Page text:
#29 Alice’s Adventures in Wonderland /Alice Through the Looking Glass by Lewis Carroll

#30 The Dark is Rising by Susan Cooper

#31 Half Magic by Edward Eager

#32 Mrs. Frisby and the Rats of NIMH by Robert C. O’Brien

#33 James and the Giant Peach by Roald Dahl

#34 Watsons Go to Birmingham, 1963 by Christopher Paul Curtis

#35 Harry Potter and the Goblet of Fire JK Rowling

#36 Are You There, God? It’s Me, Margaret by Judy Blume

#37 Roll of Thunder, Hear My Cry by Mildred Taylor

#38 Harry Potter and the Order of the Phoenix by J.K. Rowling

#39 When You Reach Me by Rebecca Stead

#40 The Wonderful Wizard of Oz by L. Frank Baum

#41 The Witch of Blackbird Pond by Elizabeth George Speare

#42 Little House on the Prairie by Laura Ingalls Wilder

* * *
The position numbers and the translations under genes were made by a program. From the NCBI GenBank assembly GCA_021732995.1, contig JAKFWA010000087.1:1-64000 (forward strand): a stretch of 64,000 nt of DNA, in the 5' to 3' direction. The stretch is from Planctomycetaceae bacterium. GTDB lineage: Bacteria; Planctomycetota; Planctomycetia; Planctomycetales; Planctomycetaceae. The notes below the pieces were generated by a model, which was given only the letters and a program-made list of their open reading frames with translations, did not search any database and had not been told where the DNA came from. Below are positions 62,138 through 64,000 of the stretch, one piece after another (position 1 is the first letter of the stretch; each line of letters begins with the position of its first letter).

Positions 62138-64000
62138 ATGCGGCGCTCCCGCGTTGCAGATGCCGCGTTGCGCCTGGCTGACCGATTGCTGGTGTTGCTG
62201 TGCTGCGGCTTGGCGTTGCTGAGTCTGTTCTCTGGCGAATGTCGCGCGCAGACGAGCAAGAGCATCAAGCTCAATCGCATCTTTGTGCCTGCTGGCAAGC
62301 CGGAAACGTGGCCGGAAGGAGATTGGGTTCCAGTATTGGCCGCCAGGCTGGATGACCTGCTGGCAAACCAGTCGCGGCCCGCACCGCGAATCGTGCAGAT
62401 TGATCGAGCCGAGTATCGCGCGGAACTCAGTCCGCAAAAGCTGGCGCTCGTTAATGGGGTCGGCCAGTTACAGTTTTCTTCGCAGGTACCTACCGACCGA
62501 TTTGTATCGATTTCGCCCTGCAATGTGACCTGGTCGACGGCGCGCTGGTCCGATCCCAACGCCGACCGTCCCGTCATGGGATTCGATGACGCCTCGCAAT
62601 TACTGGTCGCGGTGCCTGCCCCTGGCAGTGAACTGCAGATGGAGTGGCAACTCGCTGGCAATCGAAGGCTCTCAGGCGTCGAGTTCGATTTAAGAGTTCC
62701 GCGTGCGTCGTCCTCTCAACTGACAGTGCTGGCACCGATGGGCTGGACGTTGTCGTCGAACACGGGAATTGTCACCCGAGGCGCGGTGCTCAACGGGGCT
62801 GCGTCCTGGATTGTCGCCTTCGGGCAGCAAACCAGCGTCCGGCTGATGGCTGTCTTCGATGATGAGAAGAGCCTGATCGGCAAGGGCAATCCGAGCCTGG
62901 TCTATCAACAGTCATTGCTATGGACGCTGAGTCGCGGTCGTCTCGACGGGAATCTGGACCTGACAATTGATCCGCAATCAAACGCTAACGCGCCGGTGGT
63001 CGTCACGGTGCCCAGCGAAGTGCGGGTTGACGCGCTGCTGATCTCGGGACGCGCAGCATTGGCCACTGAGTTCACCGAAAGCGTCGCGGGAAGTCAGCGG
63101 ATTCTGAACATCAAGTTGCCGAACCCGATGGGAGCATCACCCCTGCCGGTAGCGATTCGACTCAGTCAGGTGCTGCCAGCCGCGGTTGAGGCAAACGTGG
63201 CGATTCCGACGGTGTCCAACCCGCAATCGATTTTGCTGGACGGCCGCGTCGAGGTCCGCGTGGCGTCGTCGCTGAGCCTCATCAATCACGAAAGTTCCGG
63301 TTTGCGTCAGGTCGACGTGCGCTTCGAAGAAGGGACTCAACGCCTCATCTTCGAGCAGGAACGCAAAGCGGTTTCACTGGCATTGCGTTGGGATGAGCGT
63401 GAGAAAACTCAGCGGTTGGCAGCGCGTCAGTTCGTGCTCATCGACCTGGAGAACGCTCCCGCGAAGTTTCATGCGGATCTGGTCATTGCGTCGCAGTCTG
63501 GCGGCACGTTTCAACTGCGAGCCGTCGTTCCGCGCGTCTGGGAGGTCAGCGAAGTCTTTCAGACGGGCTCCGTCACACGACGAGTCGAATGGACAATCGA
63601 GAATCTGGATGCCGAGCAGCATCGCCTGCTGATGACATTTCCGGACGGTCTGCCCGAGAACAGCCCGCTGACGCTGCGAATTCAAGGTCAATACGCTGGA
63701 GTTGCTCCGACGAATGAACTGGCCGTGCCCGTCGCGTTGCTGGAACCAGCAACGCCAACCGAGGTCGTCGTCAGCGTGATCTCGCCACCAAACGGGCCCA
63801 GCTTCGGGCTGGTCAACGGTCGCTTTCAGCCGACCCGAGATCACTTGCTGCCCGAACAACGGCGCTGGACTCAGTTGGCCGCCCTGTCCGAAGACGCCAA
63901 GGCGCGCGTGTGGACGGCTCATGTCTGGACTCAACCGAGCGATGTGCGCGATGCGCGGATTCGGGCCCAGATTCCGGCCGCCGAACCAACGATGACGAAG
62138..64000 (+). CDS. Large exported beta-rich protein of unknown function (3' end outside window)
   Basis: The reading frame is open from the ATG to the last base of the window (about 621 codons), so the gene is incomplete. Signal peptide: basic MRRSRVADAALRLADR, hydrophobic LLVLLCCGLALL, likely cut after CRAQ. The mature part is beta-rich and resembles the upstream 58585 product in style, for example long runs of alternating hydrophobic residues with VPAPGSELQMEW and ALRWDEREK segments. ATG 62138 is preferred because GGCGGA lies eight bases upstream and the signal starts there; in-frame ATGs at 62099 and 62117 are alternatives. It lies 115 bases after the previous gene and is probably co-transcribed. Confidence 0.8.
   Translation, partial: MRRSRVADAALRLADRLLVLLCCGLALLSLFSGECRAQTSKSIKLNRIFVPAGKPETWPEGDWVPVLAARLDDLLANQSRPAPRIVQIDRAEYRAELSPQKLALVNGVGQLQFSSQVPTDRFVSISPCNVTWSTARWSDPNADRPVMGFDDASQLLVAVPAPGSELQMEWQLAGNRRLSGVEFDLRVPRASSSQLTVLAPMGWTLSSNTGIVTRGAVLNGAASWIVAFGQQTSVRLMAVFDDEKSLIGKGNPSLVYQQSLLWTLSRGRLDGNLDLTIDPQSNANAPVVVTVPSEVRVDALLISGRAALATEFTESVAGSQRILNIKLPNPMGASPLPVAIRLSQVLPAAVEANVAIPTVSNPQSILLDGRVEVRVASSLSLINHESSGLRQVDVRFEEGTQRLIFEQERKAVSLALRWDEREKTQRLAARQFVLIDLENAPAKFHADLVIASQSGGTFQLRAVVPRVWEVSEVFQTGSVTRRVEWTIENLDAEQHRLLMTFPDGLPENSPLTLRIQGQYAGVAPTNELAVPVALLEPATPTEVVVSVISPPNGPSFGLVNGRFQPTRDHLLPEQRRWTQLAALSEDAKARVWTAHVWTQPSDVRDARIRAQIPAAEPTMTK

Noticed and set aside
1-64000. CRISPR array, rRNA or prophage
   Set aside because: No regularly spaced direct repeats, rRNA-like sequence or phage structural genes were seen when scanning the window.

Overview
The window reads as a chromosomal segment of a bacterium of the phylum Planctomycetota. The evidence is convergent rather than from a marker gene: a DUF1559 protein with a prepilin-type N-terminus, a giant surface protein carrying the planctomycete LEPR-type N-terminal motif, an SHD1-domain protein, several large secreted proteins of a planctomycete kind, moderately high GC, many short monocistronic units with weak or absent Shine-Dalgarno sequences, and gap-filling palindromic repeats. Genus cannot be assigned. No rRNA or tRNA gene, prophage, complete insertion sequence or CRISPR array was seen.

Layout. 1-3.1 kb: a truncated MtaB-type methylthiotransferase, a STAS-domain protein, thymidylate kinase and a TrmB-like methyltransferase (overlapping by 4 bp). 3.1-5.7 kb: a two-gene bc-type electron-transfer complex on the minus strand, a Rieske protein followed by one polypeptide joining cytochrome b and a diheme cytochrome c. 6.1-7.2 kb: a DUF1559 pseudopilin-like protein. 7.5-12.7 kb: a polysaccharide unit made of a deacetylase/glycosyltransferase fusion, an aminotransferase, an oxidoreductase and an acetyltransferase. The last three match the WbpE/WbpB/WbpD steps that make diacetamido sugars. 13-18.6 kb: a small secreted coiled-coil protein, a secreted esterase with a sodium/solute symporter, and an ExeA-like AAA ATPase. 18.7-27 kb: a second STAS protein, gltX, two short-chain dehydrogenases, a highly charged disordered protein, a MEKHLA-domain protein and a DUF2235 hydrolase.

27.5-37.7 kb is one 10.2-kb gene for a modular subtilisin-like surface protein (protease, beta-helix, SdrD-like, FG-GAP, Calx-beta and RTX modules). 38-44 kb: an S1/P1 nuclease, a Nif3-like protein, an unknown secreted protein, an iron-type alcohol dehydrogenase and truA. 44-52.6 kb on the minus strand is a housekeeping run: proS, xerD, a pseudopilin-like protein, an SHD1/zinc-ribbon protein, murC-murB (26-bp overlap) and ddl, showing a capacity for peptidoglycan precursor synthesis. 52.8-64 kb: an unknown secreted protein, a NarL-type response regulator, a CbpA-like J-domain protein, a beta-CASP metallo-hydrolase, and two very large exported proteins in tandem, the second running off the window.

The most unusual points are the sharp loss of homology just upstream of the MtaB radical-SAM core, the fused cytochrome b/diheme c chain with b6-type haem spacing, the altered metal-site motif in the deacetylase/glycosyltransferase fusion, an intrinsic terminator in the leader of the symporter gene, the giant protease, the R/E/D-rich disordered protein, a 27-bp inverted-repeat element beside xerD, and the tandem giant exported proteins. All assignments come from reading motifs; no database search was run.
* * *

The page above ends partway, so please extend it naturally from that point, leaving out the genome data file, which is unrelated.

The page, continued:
#43 Ramona the Pest by Beverly Cleary

#44 Tales of a Fourth Grade Nothing by Judy Blume

#45 The Golden Compass by Philip Pullman

#46 Where the Red Fern Grows by Wilson Rawls

#47 Bud, Not Buddy by Christopher Paul Curtis

#48 The Penderwicks: A Summer Tale of Four Sisters, Two Rabbits and a Very Interesting Boy by Jeanne Birdsall

#49 Frindle by Andrew Clements

#50 Island of the Blue Dolphins by Scott O’Dell

#51 The Saturdays by Elizabeth Enright

#52 The Invention of Hugo Cabret by Brian Selznick

#53 Wind in the Willows by Kenneth Grahame

#54 The BFG by Roald Dahl

#55 The Great Gilly Hopkins by Katherine Paterson

#56 Number the Stars by Lois Lowry

#57 Ramona Quimby, Age 8 by Beverly Cleary

#58 The Wolves of Willoughby Chase by Joan Aiken

#59 Inkheart by Cornelia Funke

#60 The True Confessions of Charlotte Doyle by Avi

#61 Stargirl by Jerry Spinelli

#62 The Secret of the Old Clock (The Nancy Drew mysteries) by Caroline Keene

#63 Gone-Away Lake by Elizabeth Enright